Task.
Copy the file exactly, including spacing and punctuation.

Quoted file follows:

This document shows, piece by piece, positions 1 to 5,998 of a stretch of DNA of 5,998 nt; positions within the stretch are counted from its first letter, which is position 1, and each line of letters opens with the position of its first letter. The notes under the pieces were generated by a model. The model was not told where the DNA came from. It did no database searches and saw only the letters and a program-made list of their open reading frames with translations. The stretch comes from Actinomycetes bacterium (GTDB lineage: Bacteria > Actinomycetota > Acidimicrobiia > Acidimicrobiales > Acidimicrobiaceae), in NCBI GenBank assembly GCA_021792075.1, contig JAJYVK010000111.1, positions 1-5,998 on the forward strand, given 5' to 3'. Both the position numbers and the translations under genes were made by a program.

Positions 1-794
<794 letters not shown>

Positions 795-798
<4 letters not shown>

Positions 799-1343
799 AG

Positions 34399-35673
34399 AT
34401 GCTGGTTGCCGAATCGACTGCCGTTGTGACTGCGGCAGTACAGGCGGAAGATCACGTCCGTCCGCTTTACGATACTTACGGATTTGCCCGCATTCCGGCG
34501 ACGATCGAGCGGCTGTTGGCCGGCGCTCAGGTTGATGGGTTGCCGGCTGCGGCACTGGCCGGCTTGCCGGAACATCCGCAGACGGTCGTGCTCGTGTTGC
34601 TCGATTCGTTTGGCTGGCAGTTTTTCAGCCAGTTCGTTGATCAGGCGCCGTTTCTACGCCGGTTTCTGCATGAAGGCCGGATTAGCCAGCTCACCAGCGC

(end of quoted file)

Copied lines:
This document shows, piece by piece, positions 1 to 5,998 of a stretch of DNA of 5,998 nt; positions within the stretch are counted from its first letter, which is position 1, and each line of letters opens with the position of its first letter. The notes under the pieces were generated by a model. The model was not told where the DNA came from. It did no database searches and saw only the letters and a program-made list of their open reading frames with translations. The stretch comes from Actinomycetes bacterium (GTDB lineage: Bacteria > Actinomycetota > Acidimicrobiia > Acidimicrobiales > Acidimicrobiaceae), in NCBI GenBank assembly GCA_021792075.1, contig JAJYVK010000111.1, positions 1-5,998 on the forward strand, given 5' to 3'. Both the position numbers and the translations under genes were made by a program.

Positions 1-794
<794 letters not shown>

Positions 795-798
<4 letters not shown>

Positions 799-1343
799 AG

Positions 34399-35673
34399 AT
34401 GCTGGTTGCCGAATCGACTGCCGTTGTGACTGCGGCAGTACAGGCGGAAGATCACGTCCGTCCGCTTTACGATACTTACGGATTTGCCCGCATTCCGGCG
34501 ACGATCGAGCGGCTGTTGGCCGGCGCTCAGGTTGATGGGTTGCCGGCTGCGGCACTGGCCGGCTTGCCGGAACATCCGCAGACGGTCGTGCTCGTGTTGC
34601 TCGATTCGTTTGGCTGGCAGTTTTTCAGCCAGTTCGTTGATCAGGCGCCGTTTCTACGCCGGTTTCTGCATGAAGGCCGGATTAGCCAGCTCACCAGCGC